• Walking the walk taught me more than any amount of research:  I could have read a ton of books and analysis on being a mover but until I did the work itself I did not and could not have truly understood what it takes and how problem solving on the job was different for this career. I try and remember this when helping people with research on careers. I have not done most of those jobs but I do have access to people who have and have learned more from people than literature on these topics.
  • You never know your true skillset until you try:  I knew I could leverage and lift a certain amount of weight based on my work at an import store. What I did not know was that I knew how to dismantle a puzzle (a packed truck is truly a puzzle) that I did not put together (the loaders on the other end packed it, I just unloaded) safely. I gained confidence by trying out and assessing my new skills based on the needs of this job.

I am grateful for the opportunity to help out my business in a new way. Although I was very sore the next day I knew that I had contributed to making my customer’s day easier and to the potential success of our business. Cancelling would have hurt our ratings and chances for future income. I think this attitude can be applied in the job hunt as well. Sometimes trying out something new and outside your comfort zone can lead to a career you never expected. What that one day made me was more flexible, more open to different options and gave me respect for a career field I knew little about. Sure, it didn’t turn me into a mover as a career but having done one job successfully I knew that I could be a backup anytime I was needed and that gave me pride and gave our business the support it needed. I was never called on again. Once the college students I knew found out how well my husband paid we had people waiting to work with him. I am grateful for that chance and that day and for the opportunity. I made it happen #mih and gained confidence!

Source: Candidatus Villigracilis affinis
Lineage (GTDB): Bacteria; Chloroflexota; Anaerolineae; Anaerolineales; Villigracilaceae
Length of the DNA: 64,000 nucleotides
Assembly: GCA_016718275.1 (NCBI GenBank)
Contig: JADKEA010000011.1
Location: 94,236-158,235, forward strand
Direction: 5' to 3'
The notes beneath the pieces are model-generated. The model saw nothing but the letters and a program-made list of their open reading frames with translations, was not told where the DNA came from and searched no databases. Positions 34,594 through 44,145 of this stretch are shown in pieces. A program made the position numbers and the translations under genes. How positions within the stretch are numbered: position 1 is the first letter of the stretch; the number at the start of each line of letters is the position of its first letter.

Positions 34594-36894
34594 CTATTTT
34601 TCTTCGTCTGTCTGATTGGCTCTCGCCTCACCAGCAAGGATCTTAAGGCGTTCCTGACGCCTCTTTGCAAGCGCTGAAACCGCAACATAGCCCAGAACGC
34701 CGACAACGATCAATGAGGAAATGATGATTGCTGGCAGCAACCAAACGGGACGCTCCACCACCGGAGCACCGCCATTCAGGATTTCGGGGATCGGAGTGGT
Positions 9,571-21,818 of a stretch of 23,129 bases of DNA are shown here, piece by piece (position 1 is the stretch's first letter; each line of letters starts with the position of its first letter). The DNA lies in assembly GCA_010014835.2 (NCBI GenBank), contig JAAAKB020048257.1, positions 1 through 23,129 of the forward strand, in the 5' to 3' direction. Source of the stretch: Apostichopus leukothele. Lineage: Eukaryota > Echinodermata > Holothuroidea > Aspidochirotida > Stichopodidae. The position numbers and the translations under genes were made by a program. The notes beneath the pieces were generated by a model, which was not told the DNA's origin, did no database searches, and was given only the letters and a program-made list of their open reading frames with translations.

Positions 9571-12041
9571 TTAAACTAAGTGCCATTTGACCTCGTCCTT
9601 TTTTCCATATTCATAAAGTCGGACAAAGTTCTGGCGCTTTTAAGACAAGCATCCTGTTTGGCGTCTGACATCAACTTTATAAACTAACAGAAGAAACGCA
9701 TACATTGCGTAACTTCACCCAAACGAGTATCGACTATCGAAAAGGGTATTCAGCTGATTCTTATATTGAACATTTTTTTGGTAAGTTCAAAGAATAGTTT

Naomi House

Naomi House, MLIS, is the founder and publisher of the popular LIS jobs resource (formerly I Need a Library Job). Founded in October 2010 with the assistance of her fellow Rutgers classmate, Elizabeth Leonard, INALJ’s social media presence has grown to include Facebook (retired in 2016), Twitter and a LinkedIn group, in addition to the interviews, articles and jobs found on INALJ has had over 20 Million page views and helped thousands of librarians and LIS folk find employment! Through grassroots marketing, word of mouth and a real focus on exploring unconventional resources for job leads, INALJ grew from a subscription base of 20 friends to a website with over 500,000 visits in a month. Naomi believes that well-sourced quantity is quality in this narrow job market and INALJ reflects this many new jobs published daily. She was a 2013 Library Journal Mover & Shaker and has served on the University of Maryland iSchool Board from 2014-2017. Naomi was a Reference, Marketing and Acquisitions Librarian for a contractor at a federal library outside Washington, DC, and now lives part time in Western NY and Budapest, Hungary. She has heard of spare time but hasn’t encountered it lately. She pronounces INALJ as eye-na-elle-jay.